My love of the alternate history genre should come as no surprise to anyone who has regularly read my blog. This genre takes a point of history and wonders what the world would look like if something different had happened. In the case of Second Chance, the book starts with an alternate version of the world we know. It’s one where the British succeeded in putting down the rebellion in the Colonies and are a global power in the 20th century. Using the resources at their disposal from the colonies, they created a Navy that could not be beaten. Only Russia and China don’t fall under their umbrella, and it’s believed that Russia will soon fall.
This is a world where the people of America are still expected to abide by laws created during Colonial times. They still are expected to quarter British soldiers in their homes. Punishment is swift for the Colonists, although there’s little “justice.” The “hero” we know as Thomas Nelson is a man whose wife was killed by a British soldier. His best friend enlists him in a scheme they have concocted to use an alien ship they have discovered to travel back in time and help the Colonies win the Revolution. They don’t know exactly how the alien ship works, but they have figured out how to travel a certain number of years. This puts Thomas at a point in history just before the Battle of Saratoga and the winter at Valley Forge. In the history they know, this was also when George Washington was captured and executed in Philadelphia.
Nelson is sent back with modified armaments to help him. They are modern weapons that do not have to be reloaded after each shot, but disguised as the weaponry of that era. His mission is to save George Washington, help the Colonists win the Battle of Saratoga, and help the Continental Army survive the winter at Valley Forge, then get out of the way of history and have a nice life. There’s no going back to the future for Thomas.
This is the first of five books in the series so far. It sets the stage nicely, having the hero arrive from a place of alternate history, which was different from most other time-travel/alternate history books I read. Thomas is driven by the pain of losing his wife and the British officer who raped and killed her getting away with it. His firepower and guerilla-style warfare leads the British to give him the name “Pale Rider” and elevate him to mythic proportions. He has a modern-day cell phone with him, not for communication, but for looking up historical events that have been loaded in its memory. Once in a while, he turns it on to gather some information, then shuts it down. Once the battery drains, it’s useless.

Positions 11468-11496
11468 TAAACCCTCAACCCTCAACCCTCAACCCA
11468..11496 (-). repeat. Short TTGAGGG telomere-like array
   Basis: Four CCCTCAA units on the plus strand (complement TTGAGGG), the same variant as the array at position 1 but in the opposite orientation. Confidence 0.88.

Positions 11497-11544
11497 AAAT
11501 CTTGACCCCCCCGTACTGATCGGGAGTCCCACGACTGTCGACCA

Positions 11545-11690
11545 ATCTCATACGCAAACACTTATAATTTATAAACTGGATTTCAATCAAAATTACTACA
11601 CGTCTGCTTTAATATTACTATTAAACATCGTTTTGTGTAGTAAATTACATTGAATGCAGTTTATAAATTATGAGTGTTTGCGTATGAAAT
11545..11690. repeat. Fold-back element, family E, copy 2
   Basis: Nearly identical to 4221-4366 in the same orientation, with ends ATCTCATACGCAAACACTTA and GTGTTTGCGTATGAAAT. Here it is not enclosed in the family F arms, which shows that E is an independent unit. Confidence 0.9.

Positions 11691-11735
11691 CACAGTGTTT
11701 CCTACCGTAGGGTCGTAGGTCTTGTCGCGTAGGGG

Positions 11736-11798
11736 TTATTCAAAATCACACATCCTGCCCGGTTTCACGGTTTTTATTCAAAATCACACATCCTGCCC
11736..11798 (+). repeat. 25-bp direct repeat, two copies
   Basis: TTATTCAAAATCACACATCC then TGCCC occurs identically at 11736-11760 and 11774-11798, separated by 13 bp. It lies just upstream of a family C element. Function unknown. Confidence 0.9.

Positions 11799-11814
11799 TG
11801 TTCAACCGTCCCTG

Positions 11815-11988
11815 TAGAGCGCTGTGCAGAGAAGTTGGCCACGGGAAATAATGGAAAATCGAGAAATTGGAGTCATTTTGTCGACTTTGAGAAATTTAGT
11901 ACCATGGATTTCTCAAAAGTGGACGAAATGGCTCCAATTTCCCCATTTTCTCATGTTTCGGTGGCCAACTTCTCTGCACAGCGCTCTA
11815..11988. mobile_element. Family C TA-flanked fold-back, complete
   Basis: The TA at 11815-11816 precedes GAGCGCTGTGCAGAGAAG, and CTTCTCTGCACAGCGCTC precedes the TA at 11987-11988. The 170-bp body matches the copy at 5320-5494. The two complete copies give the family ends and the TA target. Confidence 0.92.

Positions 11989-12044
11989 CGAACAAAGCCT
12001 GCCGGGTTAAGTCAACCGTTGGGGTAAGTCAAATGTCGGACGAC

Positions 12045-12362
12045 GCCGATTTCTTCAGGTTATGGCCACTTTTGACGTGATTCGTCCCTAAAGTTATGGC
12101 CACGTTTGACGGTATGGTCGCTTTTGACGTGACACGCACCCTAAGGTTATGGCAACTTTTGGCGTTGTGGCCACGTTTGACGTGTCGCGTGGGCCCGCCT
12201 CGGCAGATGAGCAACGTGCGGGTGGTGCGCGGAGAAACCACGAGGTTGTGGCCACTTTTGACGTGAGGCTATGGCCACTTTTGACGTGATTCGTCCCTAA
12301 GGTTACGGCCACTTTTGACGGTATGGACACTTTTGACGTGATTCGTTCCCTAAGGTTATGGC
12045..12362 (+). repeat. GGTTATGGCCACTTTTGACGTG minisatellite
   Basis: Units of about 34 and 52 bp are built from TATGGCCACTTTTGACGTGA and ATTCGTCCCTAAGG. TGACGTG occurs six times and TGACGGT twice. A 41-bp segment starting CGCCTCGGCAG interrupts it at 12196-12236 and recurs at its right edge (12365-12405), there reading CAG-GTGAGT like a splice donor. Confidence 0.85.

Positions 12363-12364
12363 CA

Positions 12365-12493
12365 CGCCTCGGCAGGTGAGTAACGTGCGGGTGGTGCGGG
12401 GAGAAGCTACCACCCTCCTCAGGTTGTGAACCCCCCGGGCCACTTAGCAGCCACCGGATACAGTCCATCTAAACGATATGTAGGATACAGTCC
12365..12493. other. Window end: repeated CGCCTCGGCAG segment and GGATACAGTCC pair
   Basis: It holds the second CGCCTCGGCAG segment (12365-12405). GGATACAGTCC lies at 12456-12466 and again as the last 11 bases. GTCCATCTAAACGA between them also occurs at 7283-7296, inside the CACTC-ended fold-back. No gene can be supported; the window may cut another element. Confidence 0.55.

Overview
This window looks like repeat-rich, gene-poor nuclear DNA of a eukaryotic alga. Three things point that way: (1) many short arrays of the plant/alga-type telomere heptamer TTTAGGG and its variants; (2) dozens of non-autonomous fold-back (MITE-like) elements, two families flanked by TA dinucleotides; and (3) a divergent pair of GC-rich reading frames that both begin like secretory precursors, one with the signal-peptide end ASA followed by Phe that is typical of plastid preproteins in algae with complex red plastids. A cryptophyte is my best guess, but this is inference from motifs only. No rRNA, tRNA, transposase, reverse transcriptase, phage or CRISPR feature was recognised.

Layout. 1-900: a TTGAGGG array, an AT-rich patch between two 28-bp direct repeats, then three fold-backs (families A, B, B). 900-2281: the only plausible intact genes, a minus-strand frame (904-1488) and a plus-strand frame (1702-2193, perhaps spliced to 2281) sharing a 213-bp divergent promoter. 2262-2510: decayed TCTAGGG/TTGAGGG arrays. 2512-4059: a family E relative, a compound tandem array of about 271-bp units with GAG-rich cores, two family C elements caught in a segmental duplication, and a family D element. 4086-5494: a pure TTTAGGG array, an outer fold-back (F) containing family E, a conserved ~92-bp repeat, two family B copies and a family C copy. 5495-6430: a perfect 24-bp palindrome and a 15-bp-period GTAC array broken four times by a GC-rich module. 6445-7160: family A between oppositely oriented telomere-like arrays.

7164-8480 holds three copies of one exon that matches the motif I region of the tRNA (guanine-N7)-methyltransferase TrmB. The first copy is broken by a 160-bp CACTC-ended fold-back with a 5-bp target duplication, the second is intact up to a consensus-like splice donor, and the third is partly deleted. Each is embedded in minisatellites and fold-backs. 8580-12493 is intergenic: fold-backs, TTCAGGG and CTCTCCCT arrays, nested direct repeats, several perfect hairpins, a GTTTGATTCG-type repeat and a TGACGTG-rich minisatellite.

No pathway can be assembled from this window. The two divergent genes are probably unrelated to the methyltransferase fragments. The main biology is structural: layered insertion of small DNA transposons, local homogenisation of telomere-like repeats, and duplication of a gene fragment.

This was the one big problem I had: the book assumes that many modern-era inventions will still happen. This is in terms of the weaponry Thomas carries back with him as well as the cell phone and internet back in the future. War is usually a great conduit for scientific advances, so I find it hard to believe that many of the same scientific discoveries would have been made or advanced in a world where the British had their boots on the necks of almost everyone on the planet.
The other problem was the dialogue. George Washington and others wouldn’t have understood a lot of Thomas’ vocabulary, except they are talking the same way, using words such as “okay” which hadn’t been coined yet. It’s a little distracting at times and made me momentarily stop reading. There are a few other discrepancies with history that require suspension of disbelief, but this is a time-travel novel so it’s generally forgivable.
What I liked were the characterizations. Thomas is a lone wolf of sorts in his current life, and not a soldier or anything really special. Yet, going back to colonial times with the knowledge and equipment he has is enough to shake the British Army to its core. He meets people along the way who help him out, and he forms attachments to them. It’s likely an extension of his grief over his wife that leads him to do this, all the while trying to complete his mission.
I read this for free with my Kindle Unlimited account, and I’ve already downloaded the next book in the series. It’s a good read and not a difficult one that requires any great knowledge of history. It also doesn’t get bogged down describing the weapons used, something that often has me skipping paragraphs in other military thrillers. One thing I would have liked to learn more about is the world Thomas comes from, where the British rule the Earth. For fans of alternate history and the American Revolution, I recommend it.
Next book in the series:
Categories: Book Reviews